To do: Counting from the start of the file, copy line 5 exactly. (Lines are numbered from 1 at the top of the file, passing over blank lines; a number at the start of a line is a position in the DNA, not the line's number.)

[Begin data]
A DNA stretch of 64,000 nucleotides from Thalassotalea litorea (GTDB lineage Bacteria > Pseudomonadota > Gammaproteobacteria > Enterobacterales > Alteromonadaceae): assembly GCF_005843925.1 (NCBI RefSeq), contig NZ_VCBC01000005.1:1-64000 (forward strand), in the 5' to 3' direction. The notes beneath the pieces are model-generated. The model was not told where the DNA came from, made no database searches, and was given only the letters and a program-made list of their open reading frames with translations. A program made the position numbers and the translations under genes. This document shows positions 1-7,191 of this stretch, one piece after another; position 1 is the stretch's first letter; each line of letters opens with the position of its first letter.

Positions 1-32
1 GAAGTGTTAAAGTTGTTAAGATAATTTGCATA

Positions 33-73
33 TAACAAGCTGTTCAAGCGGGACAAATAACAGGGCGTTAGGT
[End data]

33 TAACAAGCTGTTCAAGCGGGACAAATAACAGGGCGTTAGGT